These beauties are from the personal collection of designer and art director, Sébastien Hayez who has 83 issues of Graphis and 15 Graphis annuals! You can see his full collection here along with lots and lots of other coveted design books - thanks for sharing Sébastien.
#110 - Printing Ephemera circa, 1965. I came across a bundle of old printers booklets ata boot sale recently, they were only a couple of pounds so I couldn't resist.
The stash included 3 x 1965 copies of Reproductions Review (August, September & December issues), 6 x copies of Inklings: Coates Bulletin for Printers (June & December 1965, March, September & December 1967, June 1969 issues) and a copy of 'acid' paper and ink drying produced by The British Federation of Master Printersin August 1965 as no.4 in their 'production aids for the printing industry' series.
It's really interesting to read about the new printing techniques and machines available in the mid 1960's. These two ads in particular, from Reproductions Review made me smile...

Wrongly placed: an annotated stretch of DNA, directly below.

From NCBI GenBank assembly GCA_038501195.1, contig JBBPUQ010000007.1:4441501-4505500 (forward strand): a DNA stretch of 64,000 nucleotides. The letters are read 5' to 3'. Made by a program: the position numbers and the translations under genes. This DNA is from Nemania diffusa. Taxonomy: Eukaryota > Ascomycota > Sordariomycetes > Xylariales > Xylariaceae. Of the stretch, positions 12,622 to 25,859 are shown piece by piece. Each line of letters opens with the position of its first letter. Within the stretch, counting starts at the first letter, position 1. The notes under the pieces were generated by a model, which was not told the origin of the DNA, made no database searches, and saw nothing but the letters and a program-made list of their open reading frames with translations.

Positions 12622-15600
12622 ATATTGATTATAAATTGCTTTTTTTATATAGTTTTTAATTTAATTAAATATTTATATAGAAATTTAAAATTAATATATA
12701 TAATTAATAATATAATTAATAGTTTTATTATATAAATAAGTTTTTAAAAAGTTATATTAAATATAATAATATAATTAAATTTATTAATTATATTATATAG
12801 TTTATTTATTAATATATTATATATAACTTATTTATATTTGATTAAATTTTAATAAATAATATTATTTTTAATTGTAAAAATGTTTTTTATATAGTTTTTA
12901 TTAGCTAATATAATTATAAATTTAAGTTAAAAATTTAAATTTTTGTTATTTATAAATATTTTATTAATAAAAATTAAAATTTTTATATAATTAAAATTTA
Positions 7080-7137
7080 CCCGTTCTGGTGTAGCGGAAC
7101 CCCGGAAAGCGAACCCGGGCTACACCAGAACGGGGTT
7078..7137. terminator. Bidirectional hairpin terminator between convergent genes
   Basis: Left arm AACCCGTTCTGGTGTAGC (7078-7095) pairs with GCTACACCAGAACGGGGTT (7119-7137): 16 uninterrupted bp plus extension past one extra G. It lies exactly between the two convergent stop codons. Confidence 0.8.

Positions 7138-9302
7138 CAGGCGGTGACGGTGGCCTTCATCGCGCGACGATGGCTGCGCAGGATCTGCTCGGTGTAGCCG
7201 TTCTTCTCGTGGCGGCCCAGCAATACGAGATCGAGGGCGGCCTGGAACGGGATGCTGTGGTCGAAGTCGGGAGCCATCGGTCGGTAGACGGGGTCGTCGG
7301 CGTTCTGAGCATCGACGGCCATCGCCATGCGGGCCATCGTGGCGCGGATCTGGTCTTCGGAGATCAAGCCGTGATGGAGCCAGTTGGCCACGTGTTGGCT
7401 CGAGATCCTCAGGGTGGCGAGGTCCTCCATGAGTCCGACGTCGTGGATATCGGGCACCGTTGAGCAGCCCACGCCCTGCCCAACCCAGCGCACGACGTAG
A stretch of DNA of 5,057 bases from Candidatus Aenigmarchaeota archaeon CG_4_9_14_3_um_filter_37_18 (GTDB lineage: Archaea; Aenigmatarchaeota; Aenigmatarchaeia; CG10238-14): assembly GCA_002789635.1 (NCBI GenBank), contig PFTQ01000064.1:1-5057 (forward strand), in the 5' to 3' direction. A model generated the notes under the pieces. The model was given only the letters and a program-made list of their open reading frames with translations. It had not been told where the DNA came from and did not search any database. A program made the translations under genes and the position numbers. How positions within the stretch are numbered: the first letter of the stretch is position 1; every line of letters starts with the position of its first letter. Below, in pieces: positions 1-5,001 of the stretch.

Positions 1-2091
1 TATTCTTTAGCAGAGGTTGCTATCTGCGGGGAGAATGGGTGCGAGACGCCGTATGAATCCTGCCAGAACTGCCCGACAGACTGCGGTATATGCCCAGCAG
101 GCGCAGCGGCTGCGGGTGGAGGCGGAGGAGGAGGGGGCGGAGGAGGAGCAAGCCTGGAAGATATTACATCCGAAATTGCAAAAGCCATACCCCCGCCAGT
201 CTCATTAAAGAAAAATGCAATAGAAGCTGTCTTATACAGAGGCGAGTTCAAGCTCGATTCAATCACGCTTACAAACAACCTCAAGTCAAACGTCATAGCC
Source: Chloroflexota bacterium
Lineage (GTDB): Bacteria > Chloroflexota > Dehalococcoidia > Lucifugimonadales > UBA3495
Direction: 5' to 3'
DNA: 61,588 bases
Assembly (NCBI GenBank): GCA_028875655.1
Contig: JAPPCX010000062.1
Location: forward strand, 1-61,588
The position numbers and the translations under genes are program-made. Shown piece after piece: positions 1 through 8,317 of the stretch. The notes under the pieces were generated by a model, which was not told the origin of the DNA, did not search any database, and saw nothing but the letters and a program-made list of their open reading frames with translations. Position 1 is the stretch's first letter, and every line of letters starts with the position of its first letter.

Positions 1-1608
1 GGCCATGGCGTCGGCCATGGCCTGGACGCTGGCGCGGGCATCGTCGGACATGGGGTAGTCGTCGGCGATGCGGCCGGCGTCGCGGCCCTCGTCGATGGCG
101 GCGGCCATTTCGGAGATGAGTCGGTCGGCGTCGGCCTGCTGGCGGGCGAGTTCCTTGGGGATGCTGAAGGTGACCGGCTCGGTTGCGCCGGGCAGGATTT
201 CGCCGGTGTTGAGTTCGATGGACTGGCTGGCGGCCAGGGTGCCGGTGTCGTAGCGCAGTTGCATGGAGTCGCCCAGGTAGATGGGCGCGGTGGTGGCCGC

There's lots more vintage ephemera in our reference box, so have a root around it here.
#99 - Cats and kittens: The magazine for every cat-lover, September 1947. Who can resist cats and kittens? Not me that's for sure, so imagine my delight finding cat related ephemera!
I've been unable to find out much about this monthly publication (other than there is a publication by the same name still going strong today, but in the US). I've found references to this Rolls House Published version dating back to the early 30's, but unfortunately I can't find an exact launch date.